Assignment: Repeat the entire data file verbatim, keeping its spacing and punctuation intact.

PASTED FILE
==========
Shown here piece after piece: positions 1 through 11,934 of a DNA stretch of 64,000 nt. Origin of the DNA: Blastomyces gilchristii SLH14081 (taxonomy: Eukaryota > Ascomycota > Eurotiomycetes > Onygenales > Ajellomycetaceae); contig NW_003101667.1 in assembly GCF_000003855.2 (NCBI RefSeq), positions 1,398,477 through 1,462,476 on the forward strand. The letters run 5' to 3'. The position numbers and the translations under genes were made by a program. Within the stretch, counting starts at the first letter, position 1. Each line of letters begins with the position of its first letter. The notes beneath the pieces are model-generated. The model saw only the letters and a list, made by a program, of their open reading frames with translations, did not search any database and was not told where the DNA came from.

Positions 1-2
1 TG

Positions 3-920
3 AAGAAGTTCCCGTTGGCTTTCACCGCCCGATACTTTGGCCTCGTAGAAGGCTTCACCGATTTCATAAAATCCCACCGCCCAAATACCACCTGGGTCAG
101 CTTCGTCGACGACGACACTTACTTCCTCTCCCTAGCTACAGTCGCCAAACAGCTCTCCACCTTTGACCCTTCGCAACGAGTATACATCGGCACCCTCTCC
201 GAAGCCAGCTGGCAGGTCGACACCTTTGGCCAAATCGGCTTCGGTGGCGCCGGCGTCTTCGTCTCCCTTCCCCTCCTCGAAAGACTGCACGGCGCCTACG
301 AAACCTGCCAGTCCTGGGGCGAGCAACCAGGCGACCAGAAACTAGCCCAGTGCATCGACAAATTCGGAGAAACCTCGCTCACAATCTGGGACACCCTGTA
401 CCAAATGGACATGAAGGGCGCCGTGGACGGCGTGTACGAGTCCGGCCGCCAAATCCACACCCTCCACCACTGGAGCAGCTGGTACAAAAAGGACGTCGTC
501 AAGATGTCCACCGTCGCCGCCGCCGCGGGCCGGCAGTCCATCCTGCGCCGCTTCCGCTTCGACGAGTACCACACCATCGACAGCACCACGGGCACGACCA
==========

Shown here piece after piece: positions 1 through 11,934 of a DNA stretch of 64,000 nt. Origin of the DNA: Blastomyces gilchristii SLH14081 (taxonomy: Eukaryota > Ascomycota > Eurotiomycetes > Onygenales > Ajellomycetaceae); contig NW_003101667.1 in assembly GCF_000003855.2 (NCBI RefSeq), positions 1,398,477 through 1,462,476 on the forward strand. The letters run 5' to 3'. The position numbers and the translations under genes were made by a program. Within the stretch, counting starts at the first letter, position 1. Each line of letters begins with the position of its first letter. The notes beneath the pieces are model-generated. The model saw only the letters and a list, made by a program, of their open reading frames with translations, did not search any database and was not told where the DNA came from.

Positions 1-2
1 TG

Positions 3-920
3 AAGAAGTTCCCGTTGGCTTTCACCGCCCGATACTTTGGCCTCGTAGAAGGCTTCACCGATTTCATAAAATCCCACCGCCCAAATACCACCTGGGTCAG
101 CTTCGTCGACGACGACACTTACTTCCTCTCCCTAGCTACAGTCGCCAAACAGCTCTCCACCTTTGACCCTTCGCAACGAGTATACATCGGCACCCTCTCC
201 GAAGCCAGCTGGCAGGTCGACACCTTTGGCCAAATCGGCTTCGGTGGCGCCGGCGTCTTCGTCTCCCTTCCCCTCCTCGAAAGACTGCACGGCGCCTACG
301 AAACCTGCCAGTCCTGGGGCGAGCAACCAGGCGACCAGAAACTAGCCCAGTGCATCGACAAATTCGGAGAAACCTCGCTCACAATCTGGGACACCCTGTA
401 CCAAATGGACATGAAGGGCGCCGTGGACGGCGTGTACGAGTCCGGCCGCCAAATCCACACCCTCCACCACTGGAGCAGCTGGTACAAAAAGGACGTCGTC
501 AAGATGTCCACCGTCGCCGCCGCCGCGGGCCGGCAGTCCATCCTGCGCCGCTTCCGCTTCGACGAGTACCACACCATCGACAGCACCACGGGCACGACCA